The ongoing implosion of Sam Bankman-Fried's crypto exchange will have an impact on the public perception of the industry, as well as regulatory and political consequences.
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Sam Bankman-Fried lent his trading firm Alameda Research $10 billion of his FTX exchange customers' money, according to the Wall Street Journal.
The startling number, which a source "familiar with the matter" said represents more than half of all funds deposited on FTX, exposes the depth of the formerly No. 2 cryptocurrency exchange's troubles as it seeks to avoid bankruptcy. FTX holds, or held, $16 billion of customers' funds, that source added.
In his conversation with that person, Bankman-Fried reportedly described the loan — which he apparently kept secret from other executives — as a "poor judgment call," in the WSJ's words.
The U.S. Justice Department, Securities and Exchange Commission and Commodity Futures Trading Commission may describe it in other terms, as all three are reportedly investigating the debacle.
The popular and increasingly high-profile Bankman-Fried's two-company empire's troubles began with a Nov. 2 report by CoinDesk that the vast majority of Alameda's assets consisted of the FTT cryptocurrency issued by FTX.
That snowballed quickly, with concerns leading to a run on FTX, as investors tried to withdraw at least $5 billion on Sunday Nov. 6. By the next day, the price of FTT was collapsing, losing more than 80% of its value by Nov. 8.
Facing a "liquidity crunch," Bankman-Fried agreed that day to sell FTX to rival exchange Binance — which pulled out of the deal on Nov. 9. That same day, FTX halted withdrawals.
Having lent billions to Bankman-Fried's high-risk trading company, FTX faced a liquidity crunch that turned into a shortfall as the price of FTT collapsed. He is reportedly still trying to save FTX, telling investors that he needs $8 billion to cover all customers' funds.
With Bankman-Fried having turned himself into one of the most visible crypto industry lobbyists in Washington, D.C., pushing for a laxer oversight regime, FTX's collapse will also likely add firepower to SEC Chairman Gary Gensler's campaign to force cryptocurrency exchanges to register as securities brokers. Brokers are required to keep customers' funds fully segregated, to prevent their loss in case of the company's own financial woes.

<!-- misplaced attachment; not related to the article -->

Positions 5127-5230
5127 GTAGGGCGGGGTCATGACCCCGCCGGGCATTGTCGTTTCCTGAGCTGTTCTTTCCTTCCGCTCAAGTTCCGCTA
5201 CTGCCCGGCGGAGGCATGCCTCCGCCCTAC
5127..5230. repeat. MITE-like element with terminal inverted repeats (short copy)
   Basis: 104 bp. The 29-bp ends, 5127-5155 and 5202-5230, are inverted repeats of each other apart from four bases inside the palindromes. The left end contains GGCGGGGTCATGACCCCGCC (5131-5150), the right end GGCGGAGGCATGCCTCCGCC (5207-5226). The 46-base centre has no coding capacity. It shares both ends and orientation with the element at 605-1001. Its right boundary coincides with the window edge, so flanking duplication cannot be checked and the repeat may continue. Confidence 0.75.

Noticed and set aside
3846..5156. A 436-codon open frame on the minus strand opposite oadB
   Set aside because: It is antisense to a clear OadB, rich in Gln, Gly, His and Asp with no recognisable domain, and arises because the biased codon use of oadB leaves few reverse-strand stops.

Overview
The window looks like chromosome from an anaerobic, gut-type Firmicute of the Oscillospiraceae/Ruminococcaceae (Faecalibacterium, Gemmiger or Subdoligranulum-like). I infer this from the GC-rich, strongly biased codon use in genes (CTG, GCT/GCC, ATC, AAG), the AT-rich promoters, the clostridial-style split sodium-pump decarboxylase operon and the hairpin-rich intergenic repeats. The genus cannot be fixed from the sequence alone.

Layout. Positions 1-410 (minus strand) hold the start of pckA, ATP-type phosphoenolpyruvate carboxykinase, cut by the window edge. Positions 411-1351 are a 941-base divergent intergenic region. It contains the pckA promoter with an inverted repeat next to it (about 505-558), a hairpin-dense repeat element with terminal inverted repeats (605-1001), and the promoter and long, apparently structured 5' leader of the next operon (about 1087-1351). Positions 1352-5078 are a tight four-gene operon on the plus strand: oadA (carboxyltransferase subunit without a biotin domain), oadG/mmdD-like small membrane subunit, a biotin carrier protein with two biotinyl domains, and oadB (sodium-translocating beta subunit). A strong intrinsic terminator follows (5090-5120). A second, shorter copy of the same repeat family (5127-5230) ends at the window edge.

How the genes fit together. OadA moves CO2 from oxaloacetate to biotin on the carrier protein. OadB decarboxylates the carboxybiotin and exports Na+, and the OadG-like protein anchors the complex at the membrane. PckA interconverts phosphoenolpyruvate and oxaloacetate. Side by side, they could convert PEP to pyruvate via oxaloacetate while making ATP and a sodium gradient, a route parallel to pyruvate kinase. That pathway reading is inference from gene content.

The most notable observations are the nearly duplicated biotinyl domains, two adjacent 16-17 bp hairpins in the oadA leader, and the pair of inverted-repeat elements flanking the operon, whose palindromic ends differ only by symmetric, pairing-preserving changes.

'I F**** Up'
Bankman-Fried unleashed a long mea culpa thread on Twitter on Thursday, beginning with an apology and an admission that "I f***** up, and should have done better."
On Nov. 10, a banner announcement on the FTX US website warned that "trading may be halted on FTX US in a few days. Please close down any positions you want to close down. Withdrawals are and will remain open."
FTX international's fate remains unclear, although bankruptcy seems to be an increasingly likely outcome. It would join a slew of crypto lenders like Celsius and Voyager Digital that became insolvent following the $48 billion imposition of the Terra/LUNA stablecoin ecosystem in May.
CoinDesk reported on Thursday that a few users had been able to withdraw funds from FTX, but it's not clear that this is broadly available as FTX's website still says it cannot process withdrawals.
Meanwhile, the damage has spread beyond FTX into the broader industry, with the largest stablecoin, Tether's USDT, losing its dollar peg — dipping nearly two cents to $0.9815 before regaining its peg. Beyond that, Tether said that it has frozen $46 million worth of FTX's USDT on the Tron blockchain following a request from law enforcement.